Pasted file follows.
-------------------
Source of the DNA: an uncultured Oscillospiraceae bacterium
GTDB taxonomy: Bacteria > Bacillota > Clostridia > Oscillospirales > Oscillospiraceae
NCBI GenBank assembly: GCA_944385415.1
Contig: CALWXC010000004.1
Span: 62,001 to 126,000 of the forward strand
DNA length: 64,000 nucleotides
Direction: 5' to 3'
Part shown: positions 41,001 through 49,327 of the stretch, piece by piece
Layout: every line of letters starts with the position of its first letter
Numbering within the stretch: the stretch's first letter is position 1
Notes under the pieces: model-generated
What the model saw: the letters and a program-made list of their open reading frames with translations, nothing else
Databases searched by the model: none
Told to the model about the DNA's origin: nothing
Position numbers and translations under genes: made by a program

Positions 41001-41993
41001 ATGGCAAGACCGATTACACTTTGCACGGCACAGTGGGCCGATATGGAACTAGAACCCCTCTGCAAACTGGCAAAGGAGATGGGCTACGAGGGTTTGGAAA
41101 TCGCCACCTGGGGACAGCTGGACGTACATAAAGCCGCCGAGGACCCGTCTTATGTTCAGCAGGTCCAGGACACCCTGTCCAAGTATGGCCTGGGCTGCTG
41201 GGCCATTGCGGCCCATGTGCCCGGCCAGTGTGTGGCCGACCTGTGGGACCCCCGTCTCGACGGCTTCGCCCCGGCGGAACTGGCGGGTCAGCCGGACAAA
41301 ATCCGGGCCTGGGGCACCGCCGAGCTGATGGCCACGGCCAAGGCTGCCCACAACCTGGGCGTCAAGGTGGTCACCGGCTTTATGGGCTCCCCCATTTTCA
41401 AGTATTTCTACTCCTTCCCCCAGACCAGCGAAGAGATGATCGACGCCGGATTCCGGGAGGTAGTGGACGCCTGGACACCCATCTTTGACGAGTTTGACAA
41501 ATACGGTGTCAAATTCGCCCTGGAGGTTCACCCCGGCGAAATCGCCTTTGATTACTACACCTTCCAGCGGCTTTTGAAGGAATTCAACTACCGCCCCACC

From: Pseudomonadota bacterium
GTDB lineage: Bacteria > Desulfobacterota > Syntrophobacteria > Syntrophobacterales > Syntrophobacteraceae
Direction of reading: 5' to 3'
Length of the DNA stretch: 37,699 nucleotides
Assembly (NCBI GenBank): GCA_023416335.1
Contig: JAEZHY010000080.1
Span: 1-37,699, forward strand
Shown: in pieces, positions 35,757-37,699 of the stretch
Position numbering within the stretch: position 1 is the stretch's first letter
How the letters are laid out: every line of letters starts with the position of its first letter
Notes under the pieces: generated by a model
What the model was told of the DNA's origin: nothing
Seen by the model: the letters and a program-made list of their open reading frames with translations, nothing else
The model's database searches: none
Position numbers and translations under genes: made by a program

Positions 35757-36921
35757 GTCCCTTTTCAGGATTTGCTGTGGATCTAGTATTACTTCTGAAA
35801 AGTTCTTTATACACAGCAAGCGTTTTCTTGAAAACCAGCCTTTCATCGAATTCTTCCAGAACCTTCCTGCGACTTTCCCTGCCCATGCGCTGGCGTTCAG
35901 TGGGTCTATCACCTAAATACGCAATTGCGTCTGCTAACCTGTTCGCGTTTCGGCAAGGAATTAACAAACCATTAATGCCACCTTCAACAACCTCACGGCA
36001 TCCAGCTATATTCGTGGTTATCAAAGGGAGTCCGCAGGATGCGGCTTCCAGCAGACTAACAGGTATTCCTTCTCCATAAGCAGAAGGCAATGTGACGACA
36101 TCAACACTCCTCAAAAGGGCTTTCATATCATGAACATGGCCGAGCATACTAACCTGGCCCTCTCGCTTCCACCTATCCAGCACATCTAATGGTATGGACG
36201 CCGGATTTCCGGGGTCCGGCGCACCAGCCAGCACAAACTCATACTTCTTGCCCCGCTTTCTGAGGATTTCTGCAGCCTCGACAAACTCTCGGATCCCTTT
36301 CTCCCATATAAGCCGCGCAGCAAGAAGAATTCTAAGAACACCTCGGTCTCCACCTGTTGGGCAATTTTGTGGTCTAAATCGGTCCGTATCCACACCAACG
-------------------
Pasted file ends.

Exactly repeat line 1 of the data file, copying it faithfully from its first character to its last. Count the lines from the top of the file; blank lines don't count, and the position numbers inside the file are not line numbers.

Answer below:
Source of the DNA: an uncultured Oscillospiraceae bacterium